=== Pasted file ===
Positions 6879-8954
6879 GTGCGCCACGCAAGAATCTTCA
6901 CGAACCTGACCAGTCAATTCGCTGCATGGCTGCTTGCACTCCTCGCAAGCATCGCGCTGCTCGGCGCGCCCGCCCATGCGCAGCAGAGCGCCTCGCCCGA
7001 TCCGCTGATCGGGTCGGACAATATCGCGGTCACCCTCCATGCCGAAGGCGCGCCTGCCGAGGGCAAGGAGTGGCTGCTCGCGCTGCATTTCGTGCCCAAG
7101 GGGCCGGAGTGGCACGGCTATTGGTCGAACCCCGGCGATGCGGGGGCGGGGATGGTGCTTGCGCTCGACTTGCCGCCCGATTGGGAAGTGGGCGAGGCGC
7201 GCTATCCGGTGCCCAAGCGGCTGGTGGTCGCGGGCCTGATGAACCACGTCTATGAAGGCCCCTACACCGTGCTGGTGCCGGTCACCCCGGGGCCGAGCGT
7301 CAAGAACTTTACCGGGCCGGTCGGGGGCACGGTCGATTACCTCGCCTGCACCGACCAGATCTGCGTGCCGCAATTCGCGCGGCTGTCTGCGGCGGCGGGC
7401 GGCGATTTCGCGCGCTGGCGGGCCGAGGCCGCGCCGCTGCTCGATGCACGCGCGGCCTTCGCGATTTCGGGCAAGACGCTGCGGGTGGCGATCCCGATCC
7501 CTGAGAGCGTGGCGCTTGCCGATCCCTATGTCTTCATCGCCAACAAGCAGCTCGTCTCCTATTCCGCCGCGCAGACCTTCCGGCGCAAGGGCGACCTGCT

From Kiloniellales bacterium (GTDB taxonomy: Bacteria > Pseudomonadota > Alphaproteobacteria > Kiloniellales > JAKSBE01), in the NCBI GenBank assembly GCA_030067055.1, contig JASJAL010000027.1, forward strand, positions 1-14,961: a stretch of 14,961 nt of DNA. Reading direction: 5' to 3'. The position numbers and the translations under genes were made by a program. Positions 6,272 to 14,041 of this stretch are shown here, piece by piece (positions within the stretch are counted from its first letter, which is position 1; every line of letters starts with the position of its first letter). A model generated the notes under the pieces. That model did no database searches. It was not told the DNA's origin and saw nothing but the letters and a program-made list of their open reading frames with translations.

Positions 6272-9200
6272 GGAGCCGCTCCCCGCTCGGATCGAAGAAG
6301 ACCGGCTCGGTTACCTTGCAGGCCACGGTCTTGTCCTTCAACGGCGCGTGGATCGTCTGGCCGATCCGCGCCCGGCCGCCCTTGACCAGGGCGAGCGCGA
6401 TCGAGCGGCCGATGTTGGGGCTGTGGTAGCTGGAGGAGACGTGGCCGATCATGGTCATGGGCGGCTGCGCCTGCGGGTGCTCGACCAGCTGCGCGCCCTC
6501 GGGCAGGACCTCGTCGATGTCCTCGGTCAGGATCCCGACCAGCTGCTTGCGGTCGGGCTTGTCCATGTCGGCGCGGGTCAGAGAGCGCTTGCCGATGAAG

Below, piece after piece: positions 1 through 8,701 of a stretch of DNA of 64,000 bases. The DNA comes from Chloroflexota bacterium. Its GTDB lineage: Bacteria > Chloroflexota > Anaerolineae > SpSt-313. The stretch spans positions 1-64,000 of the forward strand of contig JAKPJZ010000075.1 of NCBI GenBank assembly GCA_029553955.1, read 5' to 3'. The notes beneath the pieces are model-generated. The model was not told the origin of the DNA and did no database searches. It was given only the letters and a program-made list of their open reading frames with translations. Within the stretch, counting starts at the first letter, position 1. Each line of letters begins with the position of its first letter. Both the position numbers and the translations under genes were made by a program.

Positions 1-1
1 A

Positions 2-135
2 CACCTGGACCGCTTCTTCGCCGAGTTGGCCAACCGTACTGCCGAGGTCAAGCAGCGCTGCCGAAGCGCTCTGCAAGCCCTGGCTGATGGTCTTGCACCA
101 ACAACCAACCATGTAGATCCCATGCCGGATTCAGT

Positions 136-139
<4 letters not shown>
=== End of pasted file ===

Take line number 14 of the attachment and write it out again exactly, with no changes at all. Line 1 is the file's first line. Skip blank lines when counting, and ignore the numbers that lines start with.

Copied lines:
6401 TCGAGCGGCCGATGTTGGGGCTGTGGTAGCTGGAGGAGACGTGGCCGATCATGGTCATGGGCGGCTGCGCCTGCGGGTGCTCGACCAGCTGCGCGCCCTC